What Matters Matters
Gustav didn’t know a lot. He was a little kid!
I mean, he knew he loved his Mama and Papa and loved playing in the street!
He didn’t know why adults did what they did.
(Watching two adults arguing, waving arms, face-to-face.)
Even if he did know something in his country wasn’t right.
(Gustav watching huge line for bread. People in line fighting, not much bread left in shop window.)
(Gustav walking passed broken, abandoned garbage truck, with pile of garbage around it. Political billboard in background, with graffiti all over it.)
“Bisabuelo!” Gustav called. “Great grandfather!”
(Gustav on street, calling to old man playing dominoes with himself on his porch.)
“Our country’s not well! How can we make it better!?” Gustav raged.
(Gustav angry, holding up a stick in the air. Bisabuelo smiling warmly.)
The old man smiled. “That’s easy,” he said. “By remembering Lo importante, importa’!”
“What matters, matters?” asked Gustav.
“Correct!” said Bisabuelo.
“Your are right, times are hard, Gustav. But hard times come and go everywhere. Go home and write me a list of what matters most about our country, and we will see how we survive,” the old man said.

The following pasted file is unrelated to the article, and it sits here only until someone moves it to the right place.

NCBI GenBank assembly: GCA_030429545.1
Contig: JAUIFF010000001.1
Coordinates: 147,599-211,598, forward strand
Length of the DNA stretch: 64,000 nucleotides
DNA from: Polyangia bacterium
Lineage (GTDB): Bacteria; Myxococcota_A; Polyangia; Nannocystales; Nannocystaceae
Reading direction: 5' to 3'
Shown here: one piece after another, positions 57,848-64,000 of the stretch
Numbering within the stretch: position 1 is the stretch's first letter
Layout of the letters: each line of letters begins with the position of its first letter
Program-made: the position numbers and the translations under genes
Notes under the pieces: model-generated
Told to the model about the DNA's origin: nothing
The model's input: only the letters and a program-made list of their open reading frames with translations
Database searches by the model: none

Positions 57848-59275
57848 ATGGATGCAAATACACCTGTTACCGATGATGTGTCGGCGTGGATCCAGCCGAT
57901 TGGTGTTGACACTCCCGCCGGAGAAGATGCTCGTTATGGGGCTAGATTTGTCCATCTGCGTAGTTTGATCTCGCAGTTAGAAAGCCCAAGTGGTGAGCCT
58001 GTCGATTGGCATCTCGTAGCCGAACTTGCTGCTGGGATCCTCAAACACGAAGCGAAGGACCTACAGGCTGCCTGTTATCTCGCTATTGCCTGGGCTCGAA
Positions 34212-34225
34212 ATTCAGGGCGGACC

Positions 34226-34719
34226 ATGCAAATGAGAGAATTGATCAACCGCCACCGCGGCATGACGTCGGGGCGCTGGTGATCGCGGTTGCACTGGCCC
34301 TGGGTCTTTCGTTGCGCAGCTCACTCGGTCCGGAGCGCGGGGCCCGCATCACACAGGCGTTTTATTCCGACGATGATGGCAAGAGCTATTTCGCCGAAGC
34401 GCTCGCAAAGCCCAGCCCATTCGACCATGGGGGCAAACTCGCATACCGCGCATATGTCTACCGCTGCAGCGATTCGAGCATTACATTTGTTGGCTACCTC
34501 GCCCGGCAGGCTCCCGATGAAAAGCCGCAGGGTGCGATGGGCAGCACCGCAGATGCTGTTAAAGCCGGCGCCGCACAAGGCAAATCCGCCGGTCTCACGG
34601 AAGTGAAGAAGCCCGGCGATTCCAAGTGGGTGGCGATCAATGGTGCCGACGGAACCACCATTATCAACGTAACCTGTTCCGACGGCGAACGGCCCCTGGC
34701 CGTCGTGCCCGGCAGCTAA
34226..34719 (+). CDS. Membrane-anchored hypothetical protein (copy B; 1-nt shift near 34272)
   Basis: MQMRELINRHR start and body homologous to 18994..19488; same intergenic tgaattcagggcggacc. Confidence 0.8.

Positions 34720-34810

“Si, Bisabuelo.” said Gustav.
(Bisabuelo waving to Gustav, who is happily running down the street – which is full of potholes, and safety tape and an abandoned car.)
Gustav looked on the way to his casa. The food was scarce, but it was of his culture. He wasn’t sure why, but that was important somehow.
(Gustav walking past row of small shops, biting tongue in concentration as he writes into pad. The shops with smoked cheese and traditional Latin American food are doing well. The Coca Cola sign, though, is rusted out and collapsing. As is the KFC.)
The music he was raised on still played everywhere. LOUD!
(Gustav in middle of frame, smiling, looking up, pen and paper still in hand. Music coming from every shop and car and people sitting at tables under mango trees.)
When he got home it was his prima’s birthday! Gustav worried all the way to her place.
The electricity was always out.
Water was rationed.
Tio Ricardo couldn’t afford the present he wanted to buy.
The food would be basic.
“I’ll do my best to cheer everyone up!” he thought, with a determined frown.
“Happy Birthday, cousin!” Gustav cheered. “Feliz cumpleaños!”
But nobody heard him above the noise!
The hugs were free!
So was the laughter!
Everybody danced and sang!
(Tio Ricardo playing guitar, everybody in a conga line, or dancing on their own, having a ball!)
(Family laughing, smiling, as they eat and drink traditional food. Cousin at head of table.)
The tears were real…
(Cousin crying with joy.)
After dinner, Gustav noticed someone at the back of the crowd…
(A dozen cousins running in the same direction to play. Gustav at the back, stopping to look through adults, and sees Bisabuelo, sitting at the back with a smile.)
“Bisabuelo! Bisabuelo! I did our list!” Gustav cried.
(Gustav holding list in air in front of Bisabuelo.)
“Hm. Lo Importante, Importa. What Matters, Matters,” Bisabuelo read.
(Bisabuelo reading list, using bi-focal glasses, while Gustav stands in front of him, hands on hips, grinning, watching the party.)
‘Well,” the old man said. “In all the things that matter, our country is fine!”